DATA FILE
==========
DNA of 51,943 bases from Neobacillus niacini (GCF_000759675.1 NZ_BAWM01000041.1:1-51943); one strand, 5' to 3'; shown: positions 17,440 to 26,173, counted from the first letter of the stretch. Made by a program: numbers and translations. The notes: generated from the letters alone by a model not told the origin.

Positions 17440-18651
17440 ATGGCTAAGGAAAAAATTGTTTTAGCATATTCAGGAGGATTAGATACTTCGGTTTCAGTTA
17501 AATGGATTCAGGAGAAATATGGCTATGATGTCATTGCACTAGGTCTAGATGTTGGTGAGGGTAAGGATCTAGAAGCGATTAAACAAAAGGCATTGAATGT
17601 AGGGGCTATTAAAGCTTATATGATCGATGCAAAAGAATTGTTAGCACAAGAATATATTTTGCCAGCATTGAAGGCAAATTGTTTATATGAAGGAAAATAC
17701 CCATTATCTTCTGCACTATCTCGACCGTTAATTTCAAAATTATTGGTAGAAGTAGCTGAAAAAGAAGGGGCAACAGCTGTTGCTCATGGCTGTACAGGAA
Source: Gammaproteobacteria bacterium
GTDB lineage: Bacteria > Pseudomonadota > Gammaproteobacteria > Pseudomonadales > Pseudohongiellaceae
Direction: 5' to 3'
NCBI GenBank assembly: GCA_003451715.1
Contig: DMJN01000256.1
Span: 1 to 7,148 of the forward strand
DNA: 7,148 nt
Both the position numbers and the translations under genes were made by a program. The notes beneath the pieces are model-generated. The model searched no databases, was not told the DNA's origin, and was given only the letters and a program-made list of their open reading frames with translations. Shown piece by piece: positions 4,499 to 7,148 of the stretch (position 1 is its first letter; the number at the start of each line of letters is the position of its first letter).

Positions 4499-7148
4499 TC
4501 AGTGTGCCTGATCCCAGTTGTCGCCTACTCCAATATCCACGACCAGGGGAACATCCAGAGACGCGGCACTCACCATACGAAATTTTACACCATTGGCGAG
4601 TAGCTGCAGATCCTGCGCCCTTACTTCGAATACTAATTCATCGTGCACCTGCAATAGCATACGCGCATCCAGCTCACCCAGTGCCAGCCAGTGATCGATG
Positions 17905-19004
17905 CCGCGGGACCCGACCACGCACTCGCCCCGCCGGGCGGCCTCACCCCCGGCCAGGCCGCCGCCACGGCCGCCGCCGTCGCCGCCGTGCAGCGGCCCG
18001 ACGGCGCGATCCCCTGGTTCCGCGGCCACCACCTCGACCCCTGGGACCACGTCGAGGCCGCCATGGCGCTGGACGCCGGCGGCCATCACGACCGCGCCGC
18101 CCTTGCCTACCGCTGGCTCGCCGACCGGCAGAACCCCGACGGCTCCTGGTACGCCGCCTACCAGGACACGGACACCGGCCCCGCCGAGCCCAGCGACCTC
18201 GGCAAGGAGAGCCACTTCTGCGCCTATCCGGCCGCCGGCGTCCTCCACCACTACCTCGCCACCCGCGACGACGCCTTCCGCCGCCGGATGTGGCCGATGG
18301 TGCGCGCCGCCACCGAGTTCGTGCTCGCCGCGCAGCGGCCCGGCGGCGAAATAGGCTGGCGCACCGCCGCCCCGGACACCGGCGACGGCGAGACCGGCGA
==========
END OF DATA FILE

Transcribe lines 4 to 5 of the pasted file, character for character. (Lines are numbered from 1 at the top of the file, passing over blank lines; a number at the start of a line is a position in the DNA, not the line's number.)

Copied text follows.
17501 AATGGATTCAGGAGAAATATGGCTATGATGTCATTGCACTAGGTCTAGATGTTGGTGAGGGTAAGGATCTAGAAGCGATTAAACAAAAGGCATTGAATGT
17601 AGGGGCTATTAAAGCTTATATGATCGATGCAAAAGAATTGTTAGCACAAGAATATATTTTGCCAGCATTGAAGGCAAATTGTTTATATGAAGGAAAATAC